The problem I consistently see is that most guys just hook up with the first girl that they sleep ad plays the role they want. It's a western trait to hang on to 'their' girl whether they've got a serious connection or not. 

Add to that the cultural differences and misunderstandings of language and upbringing and it's commonly a recipe for disaster.

In my opinion most non thai guys need to 1. Meet the right girl in the first place, not just the one who plays the role and 2. Take their time to get to know her and learn about what makes her tick. Not just go all in in the first week. And 3. Don't date/marry a girl you first met over a financial transaction.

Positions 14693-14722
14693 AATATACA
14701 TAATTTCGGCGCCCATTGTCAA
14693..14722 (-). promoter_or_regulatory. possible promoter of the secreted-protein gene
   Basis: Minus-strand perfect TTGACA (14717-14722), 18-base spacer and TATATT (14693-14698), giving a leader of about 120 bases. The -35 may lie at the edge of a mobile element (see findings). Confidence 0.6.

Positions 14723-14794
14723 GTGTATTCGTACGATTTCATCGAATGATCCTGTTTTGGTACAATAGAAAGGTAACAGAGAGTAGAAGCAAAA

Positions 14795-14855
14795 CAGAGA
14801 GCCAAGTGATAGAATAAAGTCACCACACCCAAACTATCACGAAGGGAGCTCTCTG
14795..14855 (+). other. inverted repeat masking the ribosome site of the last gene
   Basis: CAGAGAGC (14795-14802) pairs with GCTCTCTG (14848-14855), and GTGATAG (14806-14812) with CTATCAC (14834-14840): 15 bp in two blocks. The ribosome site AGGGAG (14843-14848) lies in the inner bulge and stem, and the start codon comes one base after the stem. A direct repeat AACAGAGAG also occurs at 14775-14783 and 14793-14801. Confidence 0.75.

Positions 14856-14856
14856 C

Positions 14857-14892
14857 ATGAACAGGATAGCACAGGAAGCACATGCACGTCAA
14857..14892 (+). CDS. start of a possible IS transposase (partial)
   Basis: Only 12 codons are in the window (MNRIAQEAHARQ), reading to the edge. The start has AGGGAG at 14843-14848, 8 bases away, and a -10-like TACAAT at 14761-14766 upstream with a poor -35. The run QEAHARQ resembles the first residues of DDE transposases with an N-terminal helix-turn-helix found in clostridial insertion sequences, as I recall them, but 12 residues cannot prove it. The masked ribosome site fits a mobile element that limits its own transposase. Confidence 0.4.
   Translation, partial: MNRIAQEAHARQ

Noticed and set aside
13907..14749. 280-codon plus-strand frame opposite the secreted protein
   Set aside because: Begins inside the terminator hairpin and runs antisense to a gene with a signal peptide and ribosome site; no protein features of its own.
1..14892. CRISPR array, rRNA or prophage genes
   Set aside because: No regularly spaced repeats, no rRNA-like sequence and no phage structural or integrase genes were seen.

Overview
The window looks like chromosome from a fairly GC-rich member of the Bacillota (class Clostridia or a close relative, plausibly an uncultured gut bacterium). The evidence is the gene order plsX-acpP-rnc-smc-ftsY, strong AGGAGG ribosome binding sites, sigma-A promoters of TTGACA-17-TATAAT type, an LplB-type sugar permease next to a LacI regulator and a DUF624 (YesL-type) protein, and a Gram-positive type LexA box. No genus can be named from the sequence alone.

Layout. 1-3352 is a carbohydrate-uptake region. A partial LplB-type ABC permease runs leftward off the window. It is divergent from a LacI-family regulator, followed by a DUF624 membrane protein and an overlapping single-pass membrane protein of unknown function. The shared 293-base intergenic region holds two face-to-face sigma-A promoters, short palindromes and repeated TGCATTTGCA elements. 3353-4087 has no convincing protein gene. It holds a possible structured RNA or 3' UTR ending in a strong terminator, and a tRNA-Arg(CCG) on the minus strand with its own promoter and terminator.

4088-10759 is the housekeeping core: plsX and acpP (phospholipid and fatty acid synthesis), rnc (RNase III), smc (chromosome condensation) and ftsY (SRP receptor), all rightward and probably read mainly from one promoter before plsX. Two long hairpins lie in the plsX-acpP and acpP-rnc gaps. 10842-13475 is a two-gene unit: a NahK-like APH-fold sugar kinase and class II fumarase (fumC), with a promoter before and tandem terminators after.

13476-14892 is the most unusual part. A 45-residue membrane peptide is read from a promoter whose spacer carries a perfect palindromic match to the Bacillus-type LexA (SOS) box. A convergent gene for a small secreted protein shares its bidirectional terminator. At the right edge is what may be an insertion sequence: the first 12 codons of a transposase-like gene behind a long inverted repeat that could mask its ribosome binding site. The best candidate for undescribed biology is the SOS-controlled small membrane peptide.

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8 minutes ago, Guitar God said:

Find a good property manager, keep your house in the U.K.  

Your best chance of finding emoloyment here is teaching at a university. 

 

Move here for for a while and see how you like it. 

 

I've been here in Ubon for three years and I've never been bored. In fact I'd almost like to move to a smaller town because the traffic here is getting annoying. 

 

Either I'm the luckiest farang in Thailand or these guys who are always dissing Thai women are meeting their women in bars or something. My experience has been the opposite. I have a loving wife who not only doesn't ask for any money but she buys me things, takes me out to dinner and movies, drinks, couples massage and she pays for it.